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Opinion | Christine Emba’s Manifesto Against Sex Positivity

Almost exactly a year ago, the writer Katherine Dee, who blogs about internet culture and trend forecasting, predicted what she called a “coming wave of sex negativity.” Sex positivity, she suggested, had created new stigmas, including around discussing the harms of sex work and self-commodification. “People do not want to be atomized,” she wrote, adding, “Nobody wants this dystopia.”

Not everything Dee foresaw — like a shift toward earlier childbearing among the upper middle class — has come to pass, at least so far. But she nailed an emerging movement, one that now has a manifesto in “Rethinking Sex: A Provocation” by the Washington Post columnist Christine Emba, which I found bold and compelling even when I disagreed with it. Emba’s argument is that sexual liberation, as currently conceived, has made people, and especially women, miserable. It’s created, ironically, new strictures and secret shames, at least in certain elite milieus, around “catching feelings,” hating casual sex and having vanilla sexual tastes.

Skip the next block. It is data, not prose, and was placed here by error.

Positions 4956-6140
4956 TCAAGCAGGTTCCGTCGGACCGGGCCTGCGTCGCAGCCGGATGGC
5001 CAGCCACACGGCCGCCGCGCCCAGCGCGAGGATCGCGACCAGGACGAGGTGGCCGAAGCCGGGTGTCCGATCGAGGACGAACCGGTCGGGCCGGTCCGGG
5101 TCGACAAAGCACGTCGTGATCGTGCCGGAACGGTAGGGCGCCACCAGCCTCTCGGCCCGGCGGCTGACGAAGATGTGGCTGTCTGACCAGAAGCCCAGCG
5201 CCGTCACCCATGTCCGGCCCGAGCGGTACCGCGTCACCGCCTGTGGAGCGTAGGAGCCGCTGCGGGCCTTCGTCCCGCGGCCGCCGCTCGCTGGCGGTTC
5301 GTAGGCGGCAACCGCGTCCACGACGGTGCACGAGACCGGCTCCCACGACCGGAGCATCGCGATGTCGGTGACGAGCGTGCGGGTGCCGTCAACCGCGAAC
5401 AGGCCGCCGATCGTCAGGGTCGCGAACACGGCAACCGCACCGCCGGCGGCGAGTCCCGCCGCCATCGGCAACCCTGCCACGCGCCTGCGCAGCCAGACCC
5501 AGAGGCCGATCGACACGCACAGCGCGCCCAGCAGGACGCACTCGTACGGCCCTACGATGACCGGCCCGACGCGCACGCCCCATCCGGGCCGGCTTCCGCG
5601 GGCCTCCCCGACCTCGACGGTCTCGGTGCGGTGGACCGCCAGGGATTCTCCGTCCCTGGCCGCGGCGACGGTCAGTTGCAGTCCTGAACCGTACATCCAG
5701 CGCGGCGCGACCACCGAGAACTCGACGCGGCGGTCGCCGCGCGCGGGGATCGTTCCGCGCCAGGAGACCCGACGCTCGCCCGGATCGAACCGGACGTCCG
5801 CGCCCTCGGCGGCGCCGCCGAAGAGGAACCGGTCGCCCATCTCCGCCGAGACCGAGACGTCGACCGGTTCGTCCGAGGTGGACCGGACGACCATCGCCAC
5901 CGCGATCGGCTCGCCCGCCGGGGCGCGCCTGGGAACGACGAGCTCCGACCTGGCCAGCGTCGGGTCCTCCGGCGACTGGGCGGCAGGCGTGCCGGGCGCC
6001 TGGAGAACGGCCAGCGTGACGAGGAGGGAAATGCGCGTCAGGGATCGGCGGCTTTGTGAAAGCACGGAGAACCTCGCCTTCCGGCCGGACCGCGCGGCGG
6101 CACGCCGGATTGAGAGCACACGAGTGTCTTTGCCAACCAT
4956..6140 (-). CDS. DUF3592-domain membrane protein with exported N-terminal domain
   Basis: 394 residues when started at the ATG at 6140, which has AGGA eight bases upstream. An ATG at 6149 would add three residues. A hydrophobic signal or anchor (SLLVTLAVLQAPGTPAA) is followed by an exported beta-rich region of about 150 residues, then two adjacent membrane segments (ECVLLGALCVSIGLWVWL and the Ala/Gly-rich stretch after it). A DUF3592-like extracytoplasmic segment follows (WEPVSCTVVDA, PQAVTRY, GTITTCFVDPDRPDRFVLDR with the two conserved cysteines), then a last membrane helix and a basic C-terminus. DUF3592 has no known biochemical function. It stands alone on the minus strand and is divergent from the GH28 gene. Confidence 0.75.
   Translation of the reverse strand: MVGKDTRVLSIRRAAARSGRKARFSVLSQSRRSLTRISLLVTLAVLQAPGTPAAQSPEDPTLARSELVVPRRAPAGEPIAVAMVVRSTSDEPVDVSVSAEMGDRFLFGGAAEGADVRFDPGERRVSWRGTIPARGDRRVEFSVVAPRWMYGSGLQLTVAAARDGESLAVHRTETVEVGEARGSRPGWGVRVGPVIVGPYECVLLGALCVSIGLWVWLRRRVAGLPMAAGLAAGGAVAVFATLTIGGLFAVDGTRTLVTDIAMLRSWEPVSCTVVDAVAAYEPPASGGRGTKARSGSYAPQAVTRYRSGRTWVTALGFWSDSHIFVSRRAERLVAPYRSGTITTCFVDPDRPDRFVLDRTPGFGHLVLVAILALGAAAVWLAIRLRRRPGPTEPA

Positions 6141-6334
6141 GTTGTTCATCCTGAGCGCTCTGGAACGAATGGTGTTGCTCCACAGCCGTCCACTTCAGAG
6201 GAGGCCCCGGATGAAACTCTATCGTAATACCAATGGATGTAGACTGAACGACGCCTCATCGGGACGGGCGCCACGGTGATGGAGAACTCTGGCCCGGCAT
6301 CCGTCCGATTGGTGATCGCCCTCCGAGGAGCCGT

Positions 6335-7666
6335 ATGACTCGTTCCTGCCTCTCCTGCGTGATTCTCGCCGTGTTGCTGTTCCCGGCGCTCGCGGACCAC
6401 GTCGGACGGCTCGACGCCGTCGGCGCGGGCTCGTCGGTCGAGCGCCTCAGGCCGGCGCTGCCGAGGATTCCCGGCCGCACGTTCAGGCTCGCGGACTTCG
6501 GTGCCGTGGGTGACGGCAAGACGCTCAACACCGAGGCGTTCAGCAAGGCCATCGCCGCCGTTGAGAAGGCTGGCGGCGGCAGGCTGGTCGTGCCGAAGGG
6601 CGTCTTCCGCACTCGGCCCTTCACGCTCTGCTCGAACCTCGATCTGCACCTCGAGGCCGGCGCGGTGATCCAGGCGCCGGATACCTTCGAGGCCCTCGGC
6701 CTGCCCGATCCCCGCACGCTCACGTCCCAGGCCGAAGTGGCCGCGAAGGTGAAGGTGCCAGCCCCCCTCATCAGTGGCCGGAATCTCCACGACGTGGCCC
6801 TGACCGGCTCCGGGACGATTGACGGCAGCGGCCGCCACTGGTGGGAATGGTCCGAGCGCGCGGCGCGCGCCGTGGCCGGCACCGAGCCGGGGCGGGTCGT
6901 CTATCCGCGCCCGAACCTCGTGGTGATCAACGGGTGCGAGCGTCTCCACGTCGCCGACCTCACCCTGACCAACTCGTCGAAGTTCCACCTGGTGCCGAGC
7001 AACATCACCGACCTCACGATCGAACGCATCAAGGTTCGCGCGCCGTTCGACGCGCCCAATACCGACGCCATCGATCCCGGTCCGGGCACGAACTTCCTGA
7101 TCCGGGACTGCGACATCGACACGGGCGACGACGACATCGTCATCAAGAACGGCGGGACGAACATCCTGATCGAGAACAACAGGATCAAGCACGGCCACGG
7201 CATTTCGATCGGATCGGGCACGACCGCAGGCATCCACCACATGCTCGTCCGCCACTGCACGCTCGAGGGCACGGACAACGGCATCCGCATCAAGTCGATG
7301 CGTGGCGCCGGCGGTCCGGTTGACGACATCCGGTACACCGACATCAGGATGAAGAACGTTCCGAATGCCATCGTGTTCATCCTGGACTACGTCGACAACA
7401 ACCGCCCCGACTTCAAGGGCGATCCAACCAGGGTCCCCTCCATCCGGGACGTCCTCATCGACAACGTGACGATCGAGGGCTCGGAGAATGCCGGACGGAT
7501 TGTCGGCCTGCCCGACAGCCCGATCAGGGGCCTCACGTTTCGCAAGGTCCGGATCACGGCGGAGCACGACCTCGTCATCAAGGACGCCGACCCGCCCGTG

One anecdote from the book illustrates the perversity, so to speak, of the current moment. Emba describes meeting a woman at a Washington party who tells her about the man she’s been dating. In most ways, he’s great. “But he chokes me during sex?” the woman confides. She’d consented, but she didn’t like it. She was so unsure about whether her feelings were reasonable that she turned to Emba, a stranger, for advice. “The taboo on questioning someone else’s sexual preference was that strong,” writes Emba. Her book is aimed, in part, at breaking that taboo.

Emba is a heterodox thinker, and it’s hard to situate her book ideologically. As she writes in the introduction, she was raised evangelical, converted to Catholicism in college and spent her early adulthood planning to save sex for marriage before eventually letting go of abstinence. Her worldview, she writes, has “ping-ponged a bit, from purity culture to a rebellion against it to something in between.”

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